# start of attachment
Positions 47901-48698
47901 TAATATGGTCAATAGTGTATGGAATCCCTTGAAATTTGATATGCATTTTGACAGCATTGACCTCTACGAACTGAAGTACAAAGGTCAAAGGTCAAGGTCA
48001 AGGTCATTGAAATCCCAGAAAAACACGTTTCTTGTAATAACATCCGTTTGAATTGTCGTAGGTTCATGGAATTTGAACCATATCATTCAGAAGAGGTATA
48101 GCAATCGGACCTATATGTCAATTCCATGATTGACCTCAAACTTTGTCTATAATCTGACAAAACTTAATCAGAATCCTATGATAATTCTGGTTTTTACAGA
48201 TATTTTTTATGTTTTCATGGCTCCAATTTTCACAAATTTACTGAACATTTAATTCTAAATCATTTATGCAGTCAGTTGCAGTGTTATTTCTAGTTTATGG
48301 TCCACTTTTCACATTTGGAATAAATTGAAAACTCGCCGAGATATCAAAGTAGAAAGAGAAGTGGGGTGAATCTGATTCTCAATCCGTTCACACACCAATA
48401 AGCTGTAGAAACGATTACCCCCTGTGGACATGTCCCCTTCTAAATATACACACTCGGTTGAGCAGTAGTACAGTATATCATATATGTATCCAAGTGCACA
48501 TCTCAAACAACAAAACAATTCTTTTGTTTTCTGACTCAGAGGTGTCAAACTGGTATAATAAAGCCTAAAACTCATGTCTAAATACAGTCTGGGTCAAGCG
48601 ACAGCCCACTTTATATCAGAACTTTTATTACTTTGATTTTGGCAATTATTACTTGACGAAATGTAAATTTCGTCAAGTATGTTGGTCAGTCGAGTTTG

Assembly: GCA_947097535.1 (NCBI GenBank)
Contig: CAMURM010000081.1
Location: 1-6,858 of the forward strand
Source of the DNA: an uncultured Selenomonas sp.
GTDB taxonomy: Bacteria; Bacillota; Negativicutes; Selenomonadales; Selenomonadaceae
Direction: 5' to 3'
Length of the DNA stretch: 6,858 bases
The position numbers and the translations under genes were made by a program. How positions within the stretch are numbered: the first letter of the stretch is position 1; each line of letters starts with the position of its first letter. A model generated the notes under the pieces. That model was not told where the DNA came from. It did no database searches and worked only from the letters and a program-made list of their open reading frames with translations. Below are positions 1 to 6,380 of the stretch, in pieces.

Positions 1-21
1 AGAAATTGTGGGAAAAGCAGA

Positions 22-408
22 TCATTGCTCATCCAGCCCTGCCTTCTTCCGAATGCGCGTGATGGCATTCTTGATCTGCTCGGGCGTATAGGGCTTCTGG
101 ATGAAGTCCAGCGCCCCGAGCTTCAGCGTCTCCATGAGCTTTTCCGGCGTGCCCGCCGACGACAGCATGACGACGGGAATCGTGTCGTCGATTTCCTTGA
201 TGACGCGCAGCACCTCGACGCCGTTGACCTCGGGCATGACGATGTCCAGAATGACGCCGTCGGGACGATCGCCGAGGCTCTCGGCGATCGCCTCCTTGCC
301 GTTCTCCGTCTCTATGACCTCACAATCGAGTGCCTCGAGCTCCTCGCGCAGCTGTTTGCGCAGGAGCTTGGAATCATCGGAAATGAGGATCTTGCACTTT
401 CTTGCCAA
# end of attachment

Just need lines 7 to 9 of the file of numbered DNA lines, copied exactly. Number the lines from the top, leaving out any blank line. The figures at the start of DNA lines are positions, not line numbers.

48401 AGCTGTAGAAACGATTACCCCCTGTGGACATGTCCCCTTCTAAATATACACACTCGGTTGAGCAGTAGTACAGTATATCATATATGTATCCAAGTGCACA
48501 TCTCAAACAACAAAACAATTCTTTTGTTTTCTGACTCAGAGGTGTCAAACTGGTATAATAAAGCCTAAAACTCATGTCTAAATACAGTCTGGGTCAAGCG
48601 ACAGCCCACTTTATATCAGAACTTTTATTACTTTGATTTTGGCAATTATTACTTGACGAAATGTAAATTTCGTCAAGTATGTTGGTCAGTCGAGTTTG